Another day we opted for a 9 pitch 5.11 called Roberta 83 on Pia Ciaveces. This turned out to be a pretty good adventure for a sport climb as the bolts seem to space out more and more the higher you go (hint: take a thin rack).
On Roberta 83
On Roberta 83
Credit: BrassNuts
Nearing the top of Roberta 83
Nearing the top of Roberta 83
Credit: BrassNuts
That combined with sketchy weather made for a fine adventure! Very steep, continuous and exposed with the usual amazing views and motorcycles rat racing up the pass road below us.
At the top anchors on Roberta 83
At the top anchors on Roberta 83
Credit: BrassNuts

3 bottles for less than 5 Euros!
3 bottles for less than 5 Euros!
Credit: BrassNuts
Yes, red wine is good and cheap in the Dolos 😊

Via Merriam on Torre Grande
Via Merriam on Torre Grande
Credit: BrassNuts
Another twitchy weather day found us again at the Cinque Torre area for more convenient climbing, complete with the Italian army joining in the fun. It was kinda crazy with all the soldiers climbing, rappelling, yelling along with the multiple warship choppers all over the place. Only in Euro land!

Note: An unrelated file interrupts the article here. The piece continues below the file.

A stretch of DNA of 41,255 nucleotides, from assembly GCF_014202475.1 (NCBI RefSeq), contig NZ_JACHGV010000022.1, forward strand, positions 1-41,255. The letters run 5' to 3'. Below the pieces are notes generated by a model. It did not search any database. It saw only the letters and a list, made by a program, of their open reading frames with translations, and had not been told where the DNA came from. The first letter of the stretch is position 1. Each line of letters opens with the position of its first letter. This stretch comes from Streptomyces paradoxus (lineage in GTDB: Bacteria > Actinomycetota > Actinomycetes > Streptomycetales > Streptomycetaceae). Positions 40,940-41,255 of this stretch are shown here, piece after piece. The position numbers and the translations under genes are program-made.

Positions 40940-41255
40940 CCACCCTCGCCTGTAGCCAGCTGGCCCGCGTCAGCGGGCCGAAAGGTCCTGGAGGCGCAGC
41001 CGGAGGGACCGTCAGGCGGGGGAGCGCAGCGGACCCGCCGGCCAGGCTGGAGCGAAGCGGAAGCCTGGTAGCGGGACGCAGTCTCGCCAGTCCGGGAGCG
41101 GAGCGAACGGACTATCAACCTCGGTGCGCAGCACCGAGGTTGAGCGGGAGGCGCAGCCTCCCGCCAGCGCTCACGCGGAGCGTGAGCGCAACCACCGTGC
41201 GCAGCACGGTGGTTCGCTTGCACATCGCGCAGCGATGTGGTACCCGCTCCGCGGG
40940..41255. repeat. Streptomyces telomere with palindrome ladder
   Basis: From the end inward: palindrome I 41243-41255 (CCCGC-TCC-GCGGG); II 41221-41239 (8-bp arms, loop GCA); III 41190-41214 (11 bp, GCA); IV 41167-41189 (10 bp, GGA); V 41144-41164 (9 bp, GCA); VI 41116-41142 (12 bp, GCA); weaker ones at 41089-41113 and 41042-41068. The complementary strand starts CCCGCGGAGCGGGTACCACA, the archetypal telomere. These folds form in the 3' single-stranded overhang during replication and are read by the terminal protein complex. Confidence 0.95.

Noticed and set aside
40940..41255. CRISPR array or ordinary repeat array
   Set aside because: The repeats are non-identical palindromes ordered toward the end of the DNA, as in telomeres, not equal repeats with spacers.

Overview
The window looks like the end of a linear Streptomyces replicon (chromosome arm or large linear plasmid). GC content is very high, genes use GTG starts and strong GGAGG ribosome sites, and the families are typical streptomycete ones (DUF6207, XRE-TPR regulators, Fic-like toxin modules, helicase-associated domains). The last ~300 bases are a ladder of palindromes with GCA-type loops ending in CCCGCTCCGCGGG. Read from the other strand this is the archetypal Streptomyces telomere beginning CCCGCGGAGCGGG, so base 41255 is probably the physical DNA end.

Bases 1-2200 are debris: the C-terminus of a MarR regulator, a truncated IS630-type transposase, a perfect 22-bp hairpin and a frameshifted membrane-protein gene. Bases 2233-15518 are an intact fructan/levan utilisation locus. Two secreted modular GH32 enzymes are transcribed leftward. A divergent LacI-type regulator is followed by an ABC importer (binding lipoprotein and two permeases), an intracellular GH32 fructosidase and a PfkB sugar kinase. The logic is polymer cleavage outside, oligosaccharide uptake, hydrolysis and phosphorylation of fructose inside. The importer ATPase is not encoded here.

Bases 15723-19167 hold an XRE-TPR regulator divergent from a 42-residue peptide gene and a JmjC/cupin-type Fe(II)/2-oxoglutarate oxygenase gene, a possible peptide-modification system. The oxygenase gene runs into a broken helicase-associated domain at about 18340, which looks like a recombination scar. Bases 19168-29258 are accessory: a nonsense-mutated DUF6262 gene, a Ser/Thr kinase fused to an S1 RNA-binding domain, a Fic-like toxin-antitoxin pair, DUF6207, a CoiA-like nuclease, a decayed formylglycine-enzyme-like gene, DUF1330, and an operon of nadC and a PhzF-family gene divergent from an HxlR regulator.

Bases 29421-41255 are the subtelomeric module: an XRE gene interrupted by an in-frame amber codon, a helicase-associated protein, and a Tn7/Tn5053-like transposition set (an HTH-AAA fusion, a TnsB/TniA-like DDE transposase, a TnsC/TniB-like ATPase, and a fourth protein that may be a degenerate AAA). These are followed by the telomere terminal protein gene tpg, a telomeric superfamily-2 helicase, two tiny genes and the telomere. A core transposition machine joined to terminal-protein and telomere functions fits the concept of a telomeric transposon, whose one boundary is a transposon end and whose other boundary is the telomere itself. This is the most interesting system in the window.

Credit: BrassNuts

Tofana di Roses, SE arete is the obvious line on the right side
Tofana di Roses, SE arete is the obvious line on the right side
Credit: BrassNuts
The weather was looking better for another day, so we opted for the SE Arete of the Tofana di Roses (Primo Spigolo). This is a very cool 14 pitch 5.8 old school route with great position and exposure. Some of the pitches look like they are held together with caulk or something, but the terrain was surprisingly solid. Itís only about a 35 minute hike to the base, but the descent is fairly long and incredibly exposed in places!
Credit: BrassNuts
Credit: BrassNuts
Credit: BrassNuts
Looking back up at the descent from the Tofana
Looking back up at the descent from the Tofana
Credit: BrassNuts

On Ultima Thule, bike racers on the pass road below
On Ultima Thule, bike racers on the pass road below
Credit: BrassNuts
A partially stable weather day prompted us to choose a 7 pitch 11b sport route called Ultima Thule on the Sass De Stria formation. This was a fun route with modern bolting which wasnít a bad thing after some of the other protection scenarios we had experienced so far (it doesnít get any more old school than the old routes in the Dolomites!) During the climb, a huge citizens bike race went by below with thousands of riders as well as lots of accordion playing and wine drinking!

Credit: BrassNuts